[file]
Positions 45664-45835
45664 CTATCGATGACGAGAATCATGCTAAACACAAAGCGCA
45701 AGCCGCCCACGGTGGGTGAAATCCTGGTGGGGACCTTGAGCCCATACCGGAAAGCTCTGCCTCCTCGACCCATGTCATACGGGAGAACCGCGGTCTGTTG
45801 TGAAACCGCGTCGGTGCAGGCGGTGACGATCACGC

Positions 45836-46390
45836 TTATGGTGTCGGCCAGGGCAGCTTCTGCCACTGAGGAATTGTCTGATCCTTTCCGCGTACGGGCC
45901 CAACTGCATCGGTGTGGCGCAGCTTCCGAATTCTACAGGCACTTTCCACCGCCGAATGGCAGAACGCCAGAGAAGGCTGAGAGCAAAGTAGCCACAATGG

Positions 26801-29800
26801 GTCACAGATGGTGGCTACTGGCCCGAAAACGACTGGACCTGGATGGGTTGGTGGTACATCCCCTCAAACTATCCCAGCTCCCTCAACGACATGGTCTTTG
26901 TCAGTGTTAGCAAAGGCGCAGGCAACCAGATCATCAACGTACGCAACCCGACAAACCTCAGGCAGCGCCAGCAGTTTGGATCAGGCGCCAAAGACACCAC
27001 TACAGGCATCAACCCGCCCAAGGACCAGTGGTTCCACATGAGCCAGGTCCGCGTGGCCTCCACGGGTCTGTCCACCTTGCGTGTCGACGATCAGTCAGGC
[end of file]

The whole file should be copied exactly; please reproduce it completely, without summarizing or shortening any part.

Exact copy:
Positions 45664-45835
45664 CTATCGATGACGAGAATCATGCTAAACACAAAGCGCA
45701 AGCCGCCCACGGTGGGTGAAATCCTGGTGGGGACCTTGAGCCCATACCGGAAAGCTCTGCCTCCTCGACCCATGTCATACGGGAGAACCGCGGTCTGTTG
45801 TGAAACCGCGTCGGTGCAGGCGGTGACGATCACGC

Positions 45836-46390
45836 TTATGGTGTCGGCCAGGGCAGCTTCTGCCACTGAGGAATTGTCTGATCCTTTCCGCGTACGGGCC
45901 CAACTGCATCGGTGTGGCGCAGCTTCCGAATTCTACAGGCACTTTCCACCGCCGAATGGCAGAACGCCAGAGAAGGCTGAGAGCAAAGTAGCCACAATGG

Positions 26801-29800
26801 GTCACAGATGGTGGCTACTGGCCCGAAAACGACTGGACCTGGATGGGTTGGTGGTACATCCCCTCAAACTATCCCAGCTCCCTCAACGACATGGTCTTTG
26901 TCAGTGTTAGCAAAGGCGCAGGCAACCAGATCATCAACGTACGCAACCCGACAAACCTCAGGCAGCGCCAGCAGTTTGGATCAGGCGCCAAAGACACCAC
27001 TACAGGCATCAACCCGCCCAAGGACCAGTGGTTCCACATGAGCCAGGTCCGCGTGGCCTCCACGGGTCTGTCCACCTTGCGTGTCGACGATCAGTCAGGC